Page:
Total saponins from Trillium tschonoskii Maxim promote neurological recovery in model rats with post-stroke cognitive impairment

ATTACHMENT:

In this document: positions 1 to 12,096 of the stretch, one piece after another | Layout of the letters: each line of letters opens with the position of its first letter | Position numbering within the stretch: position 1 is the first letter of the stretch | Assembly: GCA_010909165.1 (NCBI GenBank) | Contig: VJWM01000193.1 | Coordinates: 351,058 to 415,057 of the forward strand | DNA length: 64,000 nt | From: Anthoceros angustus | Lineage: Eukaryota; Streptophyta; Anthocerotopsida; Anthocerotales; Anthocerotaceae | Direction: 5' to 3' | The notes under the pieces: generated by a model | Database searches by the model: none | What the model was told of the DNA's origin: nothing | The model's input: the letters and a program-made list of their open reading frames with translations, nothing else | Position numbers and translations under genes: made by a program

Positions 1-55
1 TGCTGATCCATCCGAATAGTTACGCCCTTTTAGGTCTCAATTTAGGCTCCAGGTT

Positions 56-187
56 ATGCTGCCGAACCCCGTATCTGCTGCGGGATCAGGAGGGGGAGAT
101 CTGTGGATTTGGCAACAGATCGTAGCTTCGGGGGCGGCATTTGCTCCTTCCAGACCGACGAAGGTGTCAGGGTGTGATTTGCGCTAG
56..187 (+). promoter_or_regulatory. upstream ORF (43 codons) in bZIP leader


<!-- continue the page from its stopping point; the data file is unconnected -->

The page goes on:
Total saponins from Trillium tschonoskii Maxim (TSTT), a bioactive component of local natural herbs in the Enshi area, China, have been demonstrated to have functions of restoring cognitive capacity and promoting axonal regeneration post-stroke, but the mechanism of this process remains unclear. The hippocampus is a critical tissue for controlling learning and memory capacity, and the sonic hedgehog (Shh) signaling pathway plays a major role in the patterning and synaptic plasticity of hippocampal neural circuits. Therefore, we aimed to investigate whether TSTT could restore learning and cognitive functions by modulating the Shh pathway in rats with post-stroke cognitive impairment (PSCI). The ischemia model was established by permanent middle cerebral artery occlusion (MCAO) in 100 Sprague–Dawley (SD) rats, and the model rats were administered using TSTT (100 mg/kg) or donepezil hydrochloride as the positive control (daily 0.45 mg/kg, DON) for 4 weeks after the operation. As assessed by the Morris water maze test, the cognitive function of PSCI rats was significantly improved upon TSTT treatment. Meanwhile, the cerebral infarct volume reduced with TSTT, as shown by HE and TTC staining, and the number of Nissl bodies and dendritic spine density were significantly increased, as shown by Nissl and Golgi staining. In addition, TSTT upregulated PSD-95, SYN, and GAP-43, and inhibited neuronal apoptosis, as evidenced by increased Bcl-2 levels along with decreased Bax and caspase-3 expression. TSTT could also significantly upregulate Shh, Ptch1, Smo, and Gli1 proteins, indicating the activation of the Shh signaling pathway. Therefore, TSTT can protect PSCI rats by inhibiting apoptosis and promoting neuronal synaptic remodeling. The Shh pathway is also involved.